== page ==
Match Report: Barry lands late blow for Manchester City to flatten Reading
Manchester City 1 Reading 0: City beat bottom side with midfielder's controversial header in added time
the ETIHAD stadium
Sunday 23 December 2012
It was the reactions that were so telling. Gareth Barry sprinted across the pitch, punched the corner flag and slid on his knees through the rain and the mud. At the final whistle Reading's players slumped to the sodden turf as if they had lost a cup final, which in a sense they had.
If the Premier League's bottom club had held out for another three minutes, Reading might have built themselves a platform for survival and Manchester City would be contemplating falling eight points behind United by this evening. The Reading manager, Brian McDermott, remarked that it had ruined his Christmas.
Teams that are bottom on 25 December usually have as much chance of survival as a Norfolk black turkey that stumbles across Delia Smith, but this result is a faint ray of hope low on the winter horizon.
It was a big, big goal and it was both late and mightily controversial. To McDermott, it was a "disgrace" that the referee, Mike Dean, had allowed Barry to climb on Nicky Shorey's shoulders to head home David Silva's cross. "I am gutted for the players but, most importantly, I am gutted for our fans because they did not deserve that," he said. "I don't know how anyone could have seen that goal any differently. He hung in the air, but you can hang in the air all day if you are on someone's back." He did accept that Roberto Mancini would see it differently, "because he has won 1-0".
Perhaps it was appropriate that the Etihad's final game of 2012 should finish with a decisive, very late goal in a faint echo of the most famous match it has staged in this or any other year – the one that saw them snatch the championship.
It was also the third anniversary of Mancini's appointment. Three years is, to quote Bill Shankly, the time when you should judge a manager – after he has spent a year assessing his side, a year clearing out the flotsam and a year to mould his own team. On this evidence, Mancini has a side who are performing to about 80 per cent of capacity, but are still winning matches late without playing particularly well. Put another way, they are playing like champions.
Christmas is a time for a good Bond film, and the scene that seemed most suited to McDermott's situation is the one where 007 is strapped to a bench as a laser nears a groin that has been very well employed on Her Majesty's service. "Do you expect me to talk, Goldfinger?" says Sean Connery with a faint hint of desperation. "No, Mr Bond, I expect you to die."
Everybody but everybody who travelled to Eastlands expected Reading to lose. The statistics were horribly intimidating. They had conceded five to Arsenal, four to Manchester United and Chelsea and 36 in all. Manchester City had not failed to score here since a goalless draw with Birmingham in November 2010.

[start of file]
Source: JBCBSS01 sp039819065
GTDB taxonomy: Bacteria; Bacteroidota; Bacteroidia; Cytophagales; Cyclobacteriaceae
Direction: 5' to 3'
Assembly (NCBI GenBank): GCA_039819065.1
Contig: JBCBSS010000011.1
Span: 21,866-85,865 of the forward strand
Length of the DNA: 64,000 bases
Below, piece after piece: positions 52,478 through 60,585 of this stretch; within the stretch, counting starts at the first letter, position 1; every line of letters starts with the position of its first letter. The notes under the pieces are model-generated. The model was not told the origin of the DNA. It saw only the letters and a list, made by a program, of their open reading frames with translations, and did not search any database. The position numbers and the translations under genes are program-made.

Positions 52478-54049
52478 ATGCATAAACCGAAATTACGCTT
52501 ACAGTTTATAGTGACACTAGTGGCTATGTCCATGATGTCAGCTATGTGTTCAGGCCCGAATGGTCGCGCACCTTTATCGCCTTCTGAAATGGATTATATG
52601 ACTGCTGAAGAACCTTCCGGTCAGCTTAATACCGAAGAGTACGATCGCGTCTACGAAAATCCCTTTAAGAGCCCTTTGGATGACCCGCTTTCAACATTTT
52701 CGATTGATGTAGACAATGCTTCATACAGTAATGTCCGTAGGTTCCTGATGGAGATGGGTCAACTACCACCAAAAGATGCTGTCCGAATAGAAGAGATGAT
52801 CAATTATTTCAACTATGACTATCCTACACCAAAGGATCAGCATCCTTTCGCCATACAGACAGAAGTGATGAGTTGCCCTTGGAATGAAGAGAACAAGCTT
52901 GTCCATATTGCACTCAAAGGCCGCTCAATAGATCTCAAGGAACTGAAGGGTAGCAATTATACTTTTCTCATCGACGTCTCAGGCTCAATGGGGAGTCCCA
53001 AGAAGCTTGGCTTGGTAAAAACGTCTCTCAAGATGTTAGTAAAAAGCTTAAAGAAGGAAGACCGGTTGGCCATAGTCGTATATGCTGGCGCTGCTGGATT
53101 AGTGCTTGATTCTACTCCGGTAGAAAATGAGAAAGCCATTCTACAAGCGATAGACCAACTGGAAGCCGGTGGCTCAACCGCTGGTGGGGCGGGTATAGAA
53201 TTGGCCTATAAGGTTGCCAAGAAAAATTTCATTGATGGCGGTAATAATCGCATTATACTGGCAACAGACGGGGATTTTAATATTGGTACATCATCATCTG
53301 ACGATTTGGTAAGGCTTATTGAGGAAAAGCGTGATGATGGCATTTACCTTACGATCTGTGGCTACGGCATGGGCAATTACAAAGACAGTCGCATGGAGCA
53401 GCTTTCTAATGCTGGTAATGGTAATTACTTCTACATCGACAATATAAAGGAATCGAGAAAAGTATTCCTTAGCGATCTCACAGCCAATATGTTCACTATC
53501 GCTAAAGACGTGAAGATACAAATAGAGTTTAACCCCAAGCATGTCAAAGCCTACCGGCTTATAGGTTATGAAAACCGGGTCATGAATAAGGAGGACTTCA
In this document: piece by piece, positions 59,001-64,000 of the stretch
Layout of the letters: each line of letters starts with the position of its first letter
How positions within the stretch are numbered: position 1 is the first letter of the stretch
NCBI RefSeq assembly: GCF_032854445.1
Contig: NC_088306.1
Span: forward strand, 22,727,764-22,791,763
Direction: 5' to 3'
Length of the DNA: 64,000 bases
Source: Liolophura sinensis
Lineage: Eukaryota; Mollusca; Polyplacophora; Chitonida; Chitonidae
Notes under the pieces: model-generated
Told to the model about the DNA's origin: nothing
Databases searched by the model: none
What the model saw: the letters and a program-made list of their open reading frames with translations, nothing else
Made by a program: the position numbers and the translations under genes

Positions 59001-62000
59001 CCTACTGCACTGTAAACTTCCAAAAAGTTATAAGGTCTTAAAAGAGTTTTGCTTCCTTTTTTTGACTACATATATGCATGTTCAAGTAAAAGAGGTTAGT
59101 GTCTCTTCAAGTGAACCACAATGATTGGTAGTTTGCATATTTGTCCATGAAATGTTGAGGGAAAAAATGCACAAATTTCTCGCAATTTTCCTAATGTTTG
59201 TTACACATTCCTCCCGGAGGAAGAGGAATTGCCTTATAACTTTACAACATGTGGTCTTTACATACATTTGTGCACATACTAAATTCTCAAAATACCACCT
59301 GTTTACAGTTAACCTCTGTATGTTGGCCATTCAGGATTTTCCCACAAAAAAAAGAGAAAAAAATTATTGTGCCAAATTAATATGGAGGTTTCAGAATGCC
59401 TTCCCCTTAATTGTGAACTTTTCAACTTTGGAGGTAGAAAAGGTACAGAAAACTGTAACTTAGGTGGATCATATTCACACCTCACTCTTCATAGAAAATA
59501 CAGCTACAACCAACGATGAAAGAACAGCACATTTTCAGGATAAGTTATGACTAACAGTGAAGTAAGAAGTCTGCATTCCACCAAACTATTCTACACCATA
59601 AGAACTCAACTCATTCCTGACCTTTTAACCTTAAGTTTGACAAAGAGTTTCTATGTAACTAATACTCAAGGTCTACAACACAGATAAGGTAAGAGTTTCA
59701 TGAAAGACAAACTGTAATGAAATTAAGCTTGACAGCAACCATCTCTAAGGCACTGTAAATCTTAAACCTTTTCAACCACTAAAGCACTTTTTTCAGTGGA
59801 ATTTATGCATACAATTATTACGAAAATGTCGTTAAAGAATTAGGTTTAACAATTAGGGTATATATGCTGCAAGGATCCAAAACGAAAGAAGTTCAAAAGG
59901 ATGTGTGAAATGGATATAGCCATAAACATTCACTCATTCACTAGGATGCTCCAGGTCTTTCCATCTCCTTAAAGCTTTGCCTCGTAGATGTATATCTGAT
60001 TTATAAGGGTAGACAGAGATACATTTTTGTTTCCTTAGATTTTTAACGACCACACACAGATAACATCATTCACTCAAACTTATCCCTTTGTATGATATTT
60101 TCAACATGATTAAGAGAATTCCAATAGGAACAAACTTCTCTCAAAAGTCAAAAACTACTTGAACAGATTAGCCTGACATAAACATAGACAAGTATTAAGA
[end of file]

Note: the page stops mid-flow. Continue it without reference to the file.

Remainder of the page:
For the 41st successive match at Eastlands City found the net, although that it came so late made everything on both sides sharp and icily poignant. "We will encounter a lot of games like this when teams defend and defend against us and I cannot take it because my heart is not strong," said Mancini with a smile that would have been absent had Reading held out a little longer. "And I expected something like this. I told the lads that if we did not score early it would be difficult for us."
And so it proved. Reading harried, denied their opponents space and, especially in the second half, counter-attacked where they could. One of their breakouts ought, in McDermott's eyes, to have led to a penalty when Jay Tabb appeared to be knocked to the floor as he and Manchester City's young Dutch defender, Karim Rekik, went to meet a low cross. Play continued with the Reading bench gesticulating wildly and the rest of the stadium offering opinions on Tabb's softness and southern-ness.
None of this was watched by Mario Balotelli, who had been ruled unfit to play but had used the time to spend the last Saturday before Christmas with most of Manchester; shopping. "He came to the training ground and he could not play," said his manager. "But what can I do? I cannot enclose him in the house." Balotelli missed a game that screamed out for the kind of instinctive creativity that he once revelled in.
The best move came early on – a cross from Barry that was beautifully played down by Sergio Aguero into the path of Carlos Tevez. The shot struck Adam Federici, and the attempts were to become progressively less accurate and the frustration more acute.
When the final whistle sounded, the screens at the Etihad wished the crowd a merry Christmas and promised "full highlights to follow". Not many seemed prepared to stay.
Manchester City (4-2-3-1): Hart; Zabaleta, K Touré, Nastasic, Rekik; Garcia, Barry; Silva, Y Touré, Tevez; Aguero.
Reading (4-1-4-1): Federici; Gunter, Pearce, Mariappa, Harte; Leigertwood; Kebe, Karacan, Tabb, McAnuff; Pogrebnyak.
Referee: Mike Dean.
Man of the match: Barry (Manchester City)
Match rating: 6/10
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